Although life science investment across the US has become increasingly competitive over recent years, Houston has become one of the standout locations pulling it in. Other exciting developments include:

  • Houston-based global real estate company Hines is working on Levit Green, a  53-acre master-planned district near the TMC designed to offer a curated mix of uses. These include research facilities, office, residential, shopping and dining spaces, and outdoor amenities and green space. Texas A&M University, in collaboration with Medistar and Healthcare Trust of America, are also working on a new five-acre campus within TMC. It will include an Engineering-Medicine tower, a life sciences tower with dry and wet labs, restaurants, retail and medical office space, and a residential tower.
  • Generation Park, a master-planned business community, will soon be home to the San Jacinto College Biotechnology Center, which will offer students hands-on experience in a pilot-scale bioprocessing centre that includes upstream, downstream and fill-finish facilities, as well as specific curriculum in cell and gene therapy and other innovative and developing industry sectors. The centre has partnered with the National Institute for Bioprocessing Research and Training (NIBRT) to be the exclusive provider of licensed training programmes in the south-western and south-eastern US. San Jacinto College will be NIBRT’s sixth global partner and the second in the US.

Little wonder why Houston scores so highly in rankings of national life science hubs. Analysis from JLL, a commercial real estate services company, places Houston seventh in the US for STEM degrees among workers, and eighth in wage positioning (that is, wages exceeding industry averages to draw top talent). Houston also ranked 13th in a 2022 analysis of the top 25 US life science markets from CBRE, another real estate company, thanks to low living costs, impressive job growth and an influx of VC.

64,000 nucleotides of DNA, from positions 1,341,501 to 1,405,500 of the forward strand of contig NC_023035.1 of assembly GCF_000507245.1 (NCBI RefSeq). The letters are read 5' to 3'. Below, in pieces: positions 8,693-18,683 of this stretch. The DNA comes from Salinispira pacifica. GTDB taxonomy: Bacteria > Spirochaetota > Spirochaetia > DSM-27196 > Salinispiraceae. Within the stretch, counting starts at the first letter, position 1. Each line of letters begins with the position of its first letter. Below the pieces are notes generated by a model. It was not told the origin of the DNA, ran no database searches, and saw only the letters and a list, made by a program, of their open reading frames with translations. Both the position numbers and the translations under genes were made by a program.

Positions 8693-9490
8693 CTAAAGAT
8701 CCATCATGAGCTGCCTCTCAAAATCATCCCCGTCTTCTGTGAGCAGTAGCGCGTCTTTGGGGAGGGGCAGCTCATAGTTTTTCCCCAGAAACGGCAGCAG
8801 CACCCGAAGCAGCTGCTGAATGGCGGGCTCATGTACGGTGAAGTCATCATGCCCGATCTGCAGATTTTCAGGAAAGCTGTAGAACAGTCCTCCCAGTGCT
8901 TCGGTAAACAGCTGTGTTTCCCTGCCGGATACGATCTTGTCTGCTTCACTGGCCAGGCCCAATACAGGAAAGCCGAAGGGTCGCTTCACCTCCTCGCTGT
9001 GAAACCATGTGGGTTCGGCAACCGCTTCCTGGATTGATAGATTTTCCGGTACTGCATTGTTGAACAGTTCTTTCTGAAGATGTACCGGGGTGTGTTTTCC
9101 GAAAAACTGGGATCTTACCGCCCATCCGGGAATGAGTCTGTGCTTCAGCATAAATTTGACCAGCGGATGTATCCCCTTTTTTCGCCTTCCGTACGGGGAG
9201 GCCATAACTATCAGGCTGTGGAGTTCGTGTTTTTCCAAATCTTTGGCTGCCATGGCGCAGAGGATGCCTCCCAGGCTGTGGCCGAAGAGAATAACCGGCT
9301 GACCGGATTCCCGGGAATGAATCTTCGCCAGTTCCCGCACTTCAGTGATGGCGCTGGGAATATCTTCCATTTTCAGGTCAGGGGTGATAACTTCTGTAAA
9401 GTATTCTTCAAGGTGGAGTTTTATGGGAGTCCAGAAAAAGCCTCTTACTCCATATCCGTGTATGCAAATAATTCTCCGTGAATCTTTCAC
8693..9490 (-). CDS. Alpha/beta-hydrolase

This vibrant activity is also spreading into neighbouring areas:

  • In the Woodlands, Cellipont Bioservices – a cell therapy contract development and manufacturing organisation – is expanding from its San Diego base to build a 76,000ft2 manufacturing facility for cell and gene-modified cell therapies.
  • Swiss bio company Lonza will produce treatments for rare genetic disorders from a new dedicated cell and gene therapy facility in Pearland – the world’s largest.
  • In Conroe, plasmid DNA manufacturer VGXI is opening a new manufacturing facility in Deison Technology Park, which will expand the company’s production capacity fivefold in the first development phase alone.
  • Bellicum Pharmaceuticals, Johnson & Johnson, Lexicon Pharmaceuticals and Tvardi Therapeutics are just some of the other global life science names with a presence in the region.

For life science companies and investors looking to Texas to expand, the Greater Houston Partnership can provide support and expertise – enabling the region’s business community to collaborate, blossom and thrive.

To find out more, download the whitepaper below.